The other day I lit off early in the morning for Shenandoah National Park to gather some info and whet my thirst for the road. The plan was to meet with Patrick Fritz – a knowledgeable park employee and great fellow who gave me more maps than I knew what to do with along with some info on an out-of-print trail guidebook that is pure Shenandoah gold (see our March issue for your share of that little nugget) – and afterwards to perform some field recon of my own.

I was driving south on Skyline Drive from the Thornton Gap Headquarters and I knew it was going to be a good day of solitary wandering when I suddenly slammed on the brakes of the car because I spotted a Golden Eagle (pretty sure) scouting prey from a dead pine just off the highway. Giddy with excitement to photograph the gorgeous raptor perched just yards away from me, I over-zealously grabbed my camera from the backseat – naturally making too much movement – and scared him off. But the sight alone was enough to put a smile on my face so I pressed onward satisfied.

About 30 minutes later I parked alongside the Big Meadows area to do some field hiking and came across a herd of grazing deer. Unlike my ol’ eagle pal, these guys were not camera-shy. In fact, I’m pretty sure they liked getting their photo taken because they kept moving closer to compete to be the center piece in the shot.

Deer at Big Meadows

Deer grazing at Big Meadows

Big meadows is a great place to hike. Even in December. The fields have a dark reddish hue complimented by the dominating browns and greys of the leafless trees that border the horizon and the deep greens of the scraggy, wind-barren pines that dot the meadows. The wind was cold but it felt good as it dried the sweat I had built up.

From Big Meadows you can park and take a number of trails, camp, eat lunch at the wayside (when it’s open, I believe March-November), or do whatever you need to do. There are some very popular trails in the area like the Dark Hollow Falls trail which features a 70′ waterfall. A trail that is as short as it is is sweet, it was also one that I had been deterred from after Fritz had shared his story of watching a prissy woman in high heels get out of the car and hike it. Not to deter anybody else from taking the trail, the falls are supposedly quite good, but I decided to put it on the back-burner for another day. So I hiked the Lewis Falls Trail to gather some notes for an upcoming article, and was not disappointed.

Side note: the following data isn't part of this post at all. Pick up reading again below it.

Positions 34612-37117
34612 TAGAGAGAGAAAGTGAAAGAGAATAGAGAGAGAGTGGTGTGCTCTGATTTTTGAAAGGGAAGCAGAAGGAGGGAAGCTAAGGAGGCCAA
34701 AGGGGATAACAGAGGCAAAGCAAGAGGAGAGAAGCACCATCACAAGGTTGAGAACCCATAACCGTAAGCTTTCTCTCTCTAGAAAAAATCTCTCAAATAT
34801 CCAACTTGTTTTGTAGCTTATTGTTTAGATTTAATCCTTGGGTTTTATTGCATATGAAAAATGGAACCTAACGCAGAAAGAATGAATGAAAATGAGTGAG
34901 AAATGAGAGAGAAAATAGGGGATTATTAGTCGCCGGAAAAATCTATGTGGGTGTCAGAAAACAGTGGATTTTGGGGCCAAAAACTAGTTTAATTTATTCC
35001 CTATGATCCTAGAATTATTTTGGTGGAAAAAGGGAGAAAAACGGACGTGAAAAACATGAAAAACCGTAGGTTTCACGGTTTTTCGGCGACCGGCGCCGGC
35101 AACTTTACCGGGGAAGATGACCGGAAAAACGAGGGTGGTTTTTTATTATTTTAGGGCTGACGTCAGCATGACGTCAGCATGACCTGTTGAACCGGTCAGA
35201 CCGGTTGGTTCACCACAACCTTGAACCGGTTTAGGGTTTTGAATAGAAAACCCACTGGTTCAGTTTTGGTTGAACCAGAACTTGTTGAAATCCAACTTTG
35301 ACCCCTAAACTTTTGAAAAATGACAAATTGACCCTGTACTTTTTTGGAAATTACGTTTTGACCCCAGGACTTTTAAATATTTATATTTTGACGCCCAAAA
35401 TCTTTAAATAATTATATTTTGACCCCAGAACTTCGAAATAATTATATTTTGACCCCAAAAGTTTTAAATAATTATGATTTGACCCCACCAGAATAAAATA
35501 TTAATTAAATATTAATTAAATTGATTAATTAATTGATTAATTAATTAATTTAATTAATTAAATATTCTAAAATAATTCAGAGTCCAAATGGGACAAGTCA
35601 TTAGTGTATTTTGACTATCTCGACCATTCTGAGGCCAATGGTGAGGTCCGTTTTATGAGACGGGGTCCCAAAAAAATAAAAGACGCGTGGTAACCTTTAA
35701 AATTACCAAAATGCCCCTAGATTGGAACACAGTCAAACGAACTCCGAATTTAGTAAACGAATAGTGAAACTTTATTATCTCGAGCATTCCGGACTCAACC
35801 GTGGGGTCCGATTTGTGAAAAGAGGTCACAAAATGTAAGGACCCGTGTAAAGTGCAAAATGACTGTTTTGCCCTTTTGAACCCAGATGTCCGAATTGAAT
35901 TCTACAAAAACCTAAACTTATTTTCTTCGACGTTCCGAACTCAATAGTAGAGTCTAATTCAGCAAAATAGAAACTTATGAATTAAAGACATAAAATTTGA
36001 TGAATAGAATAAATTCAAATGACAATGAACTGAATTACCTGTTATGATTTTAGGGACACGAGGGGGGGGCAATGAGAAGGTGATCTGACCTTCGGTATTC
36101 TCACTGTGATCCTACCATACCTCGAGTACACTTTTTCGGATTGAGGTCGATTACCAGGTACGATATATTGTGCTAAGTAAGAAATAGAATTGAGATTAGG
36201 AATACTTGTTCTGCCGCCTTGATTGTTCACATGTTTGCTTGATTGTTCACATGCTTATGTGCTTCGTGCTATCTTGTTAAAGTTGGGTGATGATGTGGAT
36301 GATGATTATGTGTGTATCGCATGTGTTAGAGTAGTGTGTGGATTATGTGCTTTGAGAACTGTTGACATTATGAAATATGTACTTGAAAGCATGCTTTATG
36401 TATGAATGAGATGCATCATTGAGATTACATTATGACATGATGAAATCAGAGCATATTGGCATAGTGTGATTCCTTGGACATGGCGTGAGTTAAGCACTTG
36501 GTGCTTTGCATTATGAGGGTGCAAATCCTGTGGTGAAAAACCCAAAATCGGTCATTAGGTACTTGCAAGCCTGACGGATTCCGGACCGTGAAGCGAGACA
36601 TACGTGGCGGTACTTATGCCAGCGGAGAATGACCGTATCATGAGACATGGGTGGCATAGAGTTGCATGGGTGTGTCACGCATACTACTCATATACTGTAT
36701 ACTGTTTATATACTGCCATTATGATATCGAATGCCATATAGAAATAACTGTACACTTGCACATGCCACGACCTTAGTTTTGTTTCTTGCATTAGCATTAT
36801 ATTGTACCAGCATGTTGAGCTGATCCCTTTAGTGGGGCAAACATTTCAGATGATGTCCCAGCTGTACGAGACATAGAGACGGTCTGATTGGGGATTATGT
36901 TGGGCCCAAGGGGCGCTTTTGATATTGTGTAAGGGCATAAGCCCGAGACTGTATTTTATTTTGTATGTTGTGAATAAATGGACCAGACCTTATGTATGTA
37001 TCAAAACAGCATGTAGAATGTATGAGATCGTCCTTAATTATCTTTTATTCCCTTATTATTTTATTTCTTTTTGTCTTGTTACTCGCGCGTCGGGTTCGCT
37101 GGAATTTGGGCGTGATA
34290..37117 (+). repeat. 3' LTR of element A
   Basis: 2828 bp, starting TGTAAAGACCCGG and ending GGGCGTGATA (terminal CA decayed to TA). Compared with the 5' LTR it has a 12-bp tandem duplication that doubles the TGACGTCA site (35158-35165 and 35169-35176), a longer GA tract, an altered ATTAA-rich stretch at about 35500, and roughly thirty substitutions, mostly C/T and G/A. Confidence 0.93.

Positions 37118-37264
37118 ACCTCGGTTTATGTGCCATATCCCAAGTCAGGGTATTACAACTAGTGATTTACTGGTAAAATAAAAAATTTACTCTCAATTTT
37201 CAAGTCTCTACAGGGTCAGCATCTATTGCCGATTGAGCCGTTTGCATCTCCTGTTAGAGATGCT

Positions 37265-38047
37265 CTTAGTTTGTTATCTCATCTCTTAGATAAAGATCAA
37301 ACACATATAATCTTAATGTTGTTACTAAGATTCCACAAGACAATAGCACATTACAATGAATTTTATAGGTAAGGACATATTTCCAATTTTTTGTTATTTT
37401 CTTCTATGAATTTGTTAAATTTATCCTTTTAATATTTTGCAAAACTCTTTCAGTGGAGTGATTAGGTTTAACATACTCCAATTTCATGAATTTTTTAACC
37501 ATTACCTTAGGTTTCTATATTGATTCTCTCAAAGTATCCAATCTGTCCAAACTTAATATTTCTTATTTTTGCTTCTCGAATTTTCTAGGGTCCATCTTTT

Just a short ways into the woods I ran across this guy.

A buck in cautiously watches me in the woods of Shenandoah

Hiking in the woods was chilly, crisp, and refreshing. I hiked out to the 81′ falls and took some photos for the magazine and breathed in the fresh air. Hiking out I remember thinking it had been a pretty good day in the woods but secretly I was hoping to run across a black bear to complete my fauna quota for the day. Unfortunately they were bumbling about somewhere else. Probably a good thing anyway.

So I leave you with this in place of the bear: You can get your hands on all the maps you want, you can study the guidebooks through and through, you can look at my photos, but the only way to really figure anything out is to just get out there and figure it out for yourself. It just so happens that that’s also the most enjoyable and rewarding way to learn about the ways of the woods.  And that’s why I’ll be heading back up to Shenandoah quite soon. Gonna find me them bears.